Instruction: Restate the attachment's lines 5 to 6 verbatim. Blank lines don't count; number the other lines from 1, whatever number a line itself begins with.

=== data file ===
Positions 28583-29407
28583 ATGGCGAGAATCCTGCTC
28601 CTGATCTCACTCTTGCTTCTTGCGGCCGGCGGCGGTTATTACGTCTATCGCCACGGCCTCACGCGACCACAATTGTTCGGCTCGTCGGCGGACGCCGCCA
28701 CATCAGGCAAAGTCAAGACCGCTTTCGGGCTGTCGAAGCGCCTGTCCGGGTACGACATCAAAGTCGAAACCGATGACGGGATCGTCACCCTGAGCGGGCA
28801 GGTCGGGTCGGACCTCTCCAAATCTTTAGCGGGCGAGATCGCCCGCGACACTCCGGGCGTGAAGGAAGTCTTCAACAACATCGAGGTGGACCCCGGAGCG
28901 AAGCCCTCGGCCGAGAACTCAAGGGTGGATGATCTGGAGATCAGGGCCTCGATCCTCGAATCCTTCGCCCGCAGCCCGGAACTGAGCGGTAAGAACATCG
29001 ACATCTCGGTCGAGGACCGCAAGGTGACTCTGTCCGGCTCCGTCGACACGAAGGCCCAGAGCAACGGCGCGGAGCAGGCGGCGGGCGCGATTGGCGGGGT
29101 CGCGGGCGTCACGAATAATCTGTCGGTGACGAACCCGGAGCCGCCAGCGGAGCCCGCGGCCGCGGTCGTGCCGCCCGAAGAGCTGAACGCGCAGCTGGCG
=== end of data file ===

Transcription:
28801 GGTCGGGTCGGACCTCTCCAAATCTTTAGCGGGCGAGATCGCCCGCGACACTCCGGGCGTGAAGGAAGTCTTCAACAACATCGAGGTGGACCCCGGAGCG
28901 AAGCCCTCGGCCGAGAACTCAAGGGTGGATGATCTGGAGATCAGGGCCTCGATCCTCGAATCCTTCGCCCGCAGCCCGGAACTGAGCGGTAAGAACATCG